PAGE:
Census Data Shows Impact of Remote Work on Cities’ Workday Population

By Holly Dutton

Formerly bustling downtown corridors during weekdays became ghost towns during the height of the pandemic in many major cities around the country. A new report on the effect the pandemic shutdowns had on central business districts shows the global health crisis caused major drops in workday populations. In San Francisco, there were 210,000 less people during a typical workday in 2021 compared to 2019, according to the Census Bureau. Santa Clara County, where San Jose is located, experienced a drop of close to 110,000. Before the pandemic, San Francisco’s population during typical weekday work hours was more than 1.1 million people, a figure close to 30 percent higher than the number of actual residents in the city. Between July 2019 and July 2021, the city’s estimated daytime population, or what the Census Bureau calls “commuter-adjusted” population, dropped 18 percent. In Manhattan, daytime population dropped 24 percent during the same time period, while in a reversal, Brooklyn saw an additional 300,000 people each workday, a 14 percent jump.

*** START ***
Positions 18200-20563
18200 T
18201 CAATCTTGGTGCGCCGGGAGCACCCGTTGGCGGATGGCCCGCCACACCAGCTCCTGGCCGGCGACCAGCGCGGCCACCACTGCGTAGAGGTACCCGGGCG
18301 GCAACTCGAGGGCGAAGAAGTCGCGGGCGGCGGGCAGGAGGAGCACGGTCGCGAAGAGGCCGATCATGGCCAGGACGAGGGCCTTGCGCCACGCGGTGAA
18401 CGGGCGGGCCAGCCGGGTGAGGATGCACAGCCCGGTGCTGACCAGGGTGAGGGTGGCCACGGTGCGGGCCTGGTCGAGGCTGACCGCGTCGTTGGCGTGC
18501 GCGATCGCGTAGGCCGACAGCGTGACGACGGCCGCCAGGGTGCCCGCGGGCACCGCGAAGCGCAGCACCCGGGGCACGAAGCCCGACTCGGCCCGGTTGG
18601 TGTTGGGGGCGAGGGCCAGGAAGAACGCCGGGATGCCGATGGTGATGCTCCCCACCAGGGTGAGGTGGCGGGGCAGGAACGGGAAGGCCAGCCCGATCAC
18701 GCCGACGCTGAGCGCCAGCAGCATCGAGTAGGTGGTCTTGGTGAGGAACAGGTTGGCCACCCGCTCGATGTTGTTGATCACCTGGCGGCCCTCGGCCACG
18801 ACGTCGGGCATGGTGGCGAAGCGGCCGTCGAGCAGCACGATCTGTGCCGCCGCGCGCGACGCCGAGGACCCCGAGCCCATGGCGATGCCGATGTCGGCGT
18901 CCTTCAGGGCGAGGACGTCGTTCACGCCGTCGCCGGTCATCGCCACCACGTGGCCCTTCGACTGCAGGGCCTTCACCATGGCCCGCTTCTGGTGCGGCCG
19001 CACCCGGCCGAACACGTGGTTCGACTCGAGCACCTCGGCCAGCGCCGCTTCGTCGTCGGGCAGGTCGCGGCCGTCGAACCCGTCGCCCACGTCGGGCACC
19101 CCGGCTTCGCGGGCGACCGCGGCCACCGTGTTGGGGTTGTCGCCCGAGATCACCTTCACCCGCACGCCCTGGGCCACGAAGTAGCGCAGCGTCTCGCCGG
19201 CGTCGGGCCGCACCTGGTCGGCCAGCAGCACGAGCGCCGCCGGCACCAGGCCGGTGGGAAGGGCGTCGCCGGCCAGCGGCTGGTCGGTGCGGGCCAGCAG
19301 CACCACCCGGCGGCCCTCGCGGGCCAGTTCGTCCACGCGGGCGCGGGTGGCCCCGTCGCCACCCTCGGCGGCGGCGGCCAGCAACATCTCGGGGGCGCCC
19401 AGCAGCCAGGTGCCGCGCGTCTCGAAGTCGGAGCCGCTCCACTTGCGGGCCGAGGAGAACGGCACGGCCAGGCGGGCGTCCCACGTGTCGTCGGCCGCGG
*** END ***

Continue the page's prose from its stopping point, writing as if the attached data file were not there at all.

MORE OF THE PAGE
Other big cities saw drops too. Los Angeles’ workday population dropped by 230,000, a similar figure to San Francisco but only a 2 percent decrease. In Bay Area counties, the population didn’t just drop on the weekdays. San Francisco, Santa Clara, and San Mateo counties all had decreases in resident populations in 2021. These numbers are a revealing look at how remote work has affected office building occupancy and entire business districts, much of which tends to be built around supporting an influx of weekday office workers. While the figures are certainly eye-opening, they are from 2021, a time when many offices were still closed. Since the beginning of this year, a number of major employers have called workers back to the office more days out of the week, and overall, office occupancy is on the rise in the U.S. But in some cities, especially San Francisco, occupancy numbers are still nowhere near where the commercial real estate industry and city officials want them to be.

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